In Order to Sue for Defamation of Character, You Have to Have Character

April 21st, 2011

One of the things that a client needs to understand when they believe they have been the victim of defamation of character on the Internet is that they are putting their own character directly at issue.   People with strong, positive reputations are potential plaintiffs.  Clients who have a poor reputation within their community have a much more difficult decision to make.  Suing for defamation of character, especially when it is on the Internet, is always a difficult decision.  Clients need to understand the challenges involved.  They also need to be fully apprised by their attorney about the fact that they will be opening themselves up to discovery about character issues.

Technically, when someone publishes a false statement of fact on the Internet, it is “libel” as opposed to slander.  Libel is written defamation.  Slander is spoken defamation.  Internet defamation and libel claims pose additional challenges.  When the person who posted the comment, bulletin board item, Facebook post, Twitter tweat or website is anonymous, you need a qualified Internet law attorney to help you understand how to uncover the identity of the anonymous poster.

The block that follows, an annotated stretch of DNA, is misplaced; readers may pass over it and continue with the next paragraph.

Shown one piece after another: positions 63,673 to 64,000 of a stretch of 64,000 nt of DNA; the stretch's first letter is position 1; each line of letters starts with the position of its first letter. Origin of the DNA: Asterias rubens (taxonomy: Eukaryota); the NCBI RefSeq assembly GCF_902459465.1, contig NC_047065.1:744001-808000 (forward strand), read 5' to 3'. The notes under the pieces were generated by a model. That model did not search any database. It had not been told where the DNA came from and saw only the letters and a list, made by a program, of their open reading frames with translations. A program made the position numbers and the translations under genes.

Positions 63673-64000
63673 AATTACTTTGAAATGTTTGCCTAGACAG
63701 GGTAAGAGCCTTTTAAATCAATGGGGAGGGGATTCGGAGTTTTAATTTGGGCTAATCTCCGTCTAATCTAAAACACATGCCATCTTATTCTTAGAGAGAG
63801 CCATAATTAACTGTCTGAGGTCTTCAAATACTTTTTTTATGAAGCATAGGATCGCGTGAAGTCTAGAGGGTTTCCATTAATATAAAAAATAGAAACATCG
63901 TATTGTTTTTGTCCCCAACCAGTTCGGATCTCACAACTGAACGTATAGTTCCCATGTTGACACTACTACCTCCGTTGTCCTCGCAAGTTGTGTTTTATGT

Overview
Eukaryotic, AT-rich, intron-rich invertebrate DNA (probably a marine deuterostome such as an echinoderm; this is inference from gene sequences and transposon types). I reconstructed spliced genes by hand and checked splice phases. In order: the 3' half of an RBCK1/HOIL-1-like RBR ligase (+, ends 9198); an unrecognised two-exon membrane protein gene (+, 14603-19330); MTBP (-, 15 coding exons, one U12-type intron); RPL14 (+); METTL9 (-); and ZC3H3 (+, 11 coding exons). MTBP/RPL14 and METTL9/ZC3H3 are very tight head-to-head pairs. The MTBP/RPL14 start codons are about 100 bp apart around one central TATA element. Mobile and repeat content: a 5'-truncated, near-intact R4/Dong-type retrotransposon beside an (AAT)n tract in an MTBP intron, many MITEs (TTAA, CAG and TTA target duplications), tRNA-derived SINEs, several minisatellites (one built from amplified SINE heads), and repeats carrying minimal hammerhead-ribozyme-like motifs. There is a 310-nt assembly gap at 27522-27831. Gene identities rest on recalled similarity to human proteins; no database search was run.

Internet defamation claims not only involve a solid understanding of defamation law, but a solid understanding of how the Internet works, how terms of service (TOS) may affect the ability to have the offending content removed, and how to identify anonymous posters of defamatory material.